We call these Zombie homes. This is the home you move out of when you can no longer afford the payment or the home is in terrible disrepair. These homes typically have no equity–they are worth far less than what is owed on the mortgage–and it may not seem possible to sell the home. Real estate agents balk at listing the home for sale until repairs are made, and the homeowner may not be in a position to afford the expense. So, the home sits vacant, sometimes for years.
The problem with vacant homes is that you still own them. You are responsible for cutting the lawn and shoveling the snow. Home association dues continue to accrue even after filing bankruptcy. Home insurance should be maintained in case someone is injured on the property. In some neighborhoods thieves will cut out the plumbing, air conditioners and fixtures. Vandals may break windows or spray paint graffiti on the exterior. The city inspector may impose fines for failure to maintain the home and they may even issue criminal citations if the problems go uncorrected. Owning a vacant home is a serious burden.
Homeowners are often shocked when banks do not immediately begin foreclosure after they stop making mortgage payments. There are many reasons a bank may delay foreclosure. Sometimes they have lost the mortgage documents and they cannot legally start the process. Sometimes they are swamped with foreclosures and can only process so many at a time. In some cases they don’t want to foreclose because the home is condemned or damaged and is considered a liability to own. I’ve seen homes that have sat vacant for nearly a decade.
A new option to deal with this problem is to use a Chapter 13 Plan to transfer ownership of the property to the bank. That is exactly what one homeowner did in the Minnesota bankruptcy court recently. (See In Re Stewart, 2015 Bankr. LEXIS 2948; 536 B.R. 273.) The Chapter 13 Plan contained the following language:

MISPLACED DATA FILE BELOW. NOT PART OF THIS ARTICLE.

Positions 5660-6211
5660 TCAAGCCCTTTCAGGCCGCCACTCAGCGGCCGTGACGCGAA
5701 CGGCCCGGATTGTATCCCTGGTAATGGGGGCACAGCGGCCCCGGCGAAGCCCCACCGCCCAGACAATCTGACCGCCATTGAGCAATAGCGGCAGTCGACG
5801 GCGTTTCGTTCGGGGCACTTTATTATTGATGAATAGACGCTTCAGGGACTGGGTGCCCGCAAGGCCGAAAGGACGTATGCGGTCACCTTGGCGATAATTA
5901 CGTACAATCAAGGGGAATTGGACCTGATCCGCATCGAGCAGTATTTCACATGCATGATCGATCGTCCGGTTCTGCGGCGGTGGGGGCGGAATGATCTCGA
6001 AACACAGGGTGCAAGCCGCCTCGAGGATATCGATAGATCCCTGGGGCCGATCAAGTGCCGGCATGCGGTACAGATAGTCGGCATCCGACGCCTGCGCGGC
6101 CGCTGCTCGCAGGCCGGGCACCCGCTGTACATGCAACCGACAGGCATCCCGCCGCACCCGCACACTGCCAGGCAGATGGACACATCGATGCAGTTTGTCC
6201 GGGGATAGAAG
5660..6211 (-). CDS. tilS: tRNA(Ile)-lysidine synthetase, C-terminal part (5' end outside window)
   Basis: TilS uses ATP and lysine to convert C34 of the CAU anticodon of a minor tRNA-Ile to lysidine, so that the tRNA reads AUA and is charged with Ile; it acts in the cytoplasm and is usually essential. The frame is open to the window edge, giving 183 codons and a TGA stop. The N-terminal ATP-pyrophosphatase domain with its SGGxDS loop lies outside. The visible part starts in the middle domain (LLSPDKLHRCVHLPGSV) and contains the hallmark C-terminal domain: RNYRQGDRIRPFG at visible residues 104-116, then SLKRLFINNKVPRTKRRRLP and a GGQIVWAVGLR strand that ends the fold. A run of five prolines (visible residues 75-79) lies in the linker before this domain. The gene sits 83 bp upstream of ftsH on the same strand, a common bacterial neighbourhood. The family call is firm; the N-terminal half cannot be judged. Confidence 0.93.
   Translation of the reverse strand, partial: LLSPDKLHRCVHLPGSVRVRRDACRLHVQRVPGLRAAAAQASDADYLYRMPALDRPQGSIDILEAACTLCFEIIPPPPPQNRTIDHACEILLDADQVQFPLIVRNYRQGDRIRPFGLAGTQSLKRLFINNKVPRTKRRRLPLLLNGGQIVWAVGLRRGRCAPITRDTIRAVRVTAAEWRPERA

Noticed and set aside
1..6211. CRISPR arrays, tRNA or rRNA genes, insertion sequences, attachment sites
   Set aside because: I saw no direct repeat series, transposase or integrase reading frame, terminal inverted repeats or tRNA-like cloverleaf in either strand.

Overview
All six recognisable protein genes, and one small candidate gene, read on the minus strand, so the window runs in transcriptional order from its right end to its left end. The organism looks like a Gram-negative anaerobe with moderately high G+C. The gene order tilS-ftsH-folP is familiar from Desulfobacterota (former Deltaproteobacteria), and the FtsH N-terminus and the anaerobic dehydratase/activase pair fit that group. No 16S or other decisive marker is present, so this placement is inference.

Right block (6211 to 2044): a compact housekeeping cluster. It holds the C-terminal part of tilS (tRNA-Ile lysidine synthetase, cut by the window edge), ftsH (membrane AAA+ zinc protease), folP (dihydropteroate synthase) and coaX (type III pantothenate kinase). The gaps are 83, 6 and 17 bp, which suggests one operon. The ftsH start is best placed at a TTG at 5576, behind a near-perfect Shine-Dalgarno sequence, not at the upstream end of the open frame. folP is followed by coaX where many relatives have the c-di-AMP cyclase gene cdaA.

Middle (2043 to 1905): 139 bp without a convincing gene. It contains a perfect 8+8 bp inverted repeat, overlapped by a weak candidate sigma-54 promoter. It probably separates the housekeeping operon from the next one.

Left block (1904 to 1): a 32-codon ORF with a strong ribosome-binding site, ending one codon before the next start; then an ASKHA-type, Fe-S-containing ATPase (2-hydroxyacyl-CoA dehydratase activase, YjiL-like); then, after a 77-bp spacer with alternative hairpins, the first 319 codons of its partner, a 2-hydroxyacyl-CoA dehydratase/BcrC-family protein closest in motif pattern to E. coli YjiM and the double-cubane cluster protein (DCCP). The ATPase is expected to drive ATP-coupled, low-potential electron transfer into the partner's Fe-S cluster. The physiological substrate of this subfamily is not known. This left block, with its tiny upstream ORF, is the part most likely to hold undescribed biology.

Upon confirmation of this Chapter 13 plan, the Property shall vest in OneWest Bank, and the Confirmation Order shall constitute a deed of conveyance of the Property when recorded at the Registry of Deeds . . . . All secured claims secured by the Property will be paid by the surrender of the collateral real property and foreclosure of the security interest.”
Over an objection filed by the Trustee, the Minnesota court approved the plan and allowed the debtor to quitclaim the home to the bank.
Other cases support this new trend in bankruptcy courts as well. The bankruptcy court for the Eastern District of New York has recently ruled that debtors have the right to surrender and convey a home to the bank over the bank’s objection. In Re Zair, 235 B.R. 15 (2015).
The Zair case is significant and the court does an excellent job of explaining the Catch-22 situation debtors find themselves in when a bank refuses to foreclose:
If Debtors were not able to divest themselves of ownership of the Property, they would be left in limbo while HSBC decides whether and when to proceed on its foreclosure action, thus incurring the continued liabilities associated with the property ownership, such as accruing property taxes.”
Other courts have ruled that the bank must agree to the surrender. (See In re Rosa, 495 B.R. 522.) It seems like the better reading of the Code allows a home to be conveyed over the bank’s objection.
If you have a home that you wish to surrender and efforts to sell the home appear futile, consider using a Chapter 13 Plan to transfer ownership of the home to the bank.
Image courtesy of Flickr and Nicholas A. Tonelli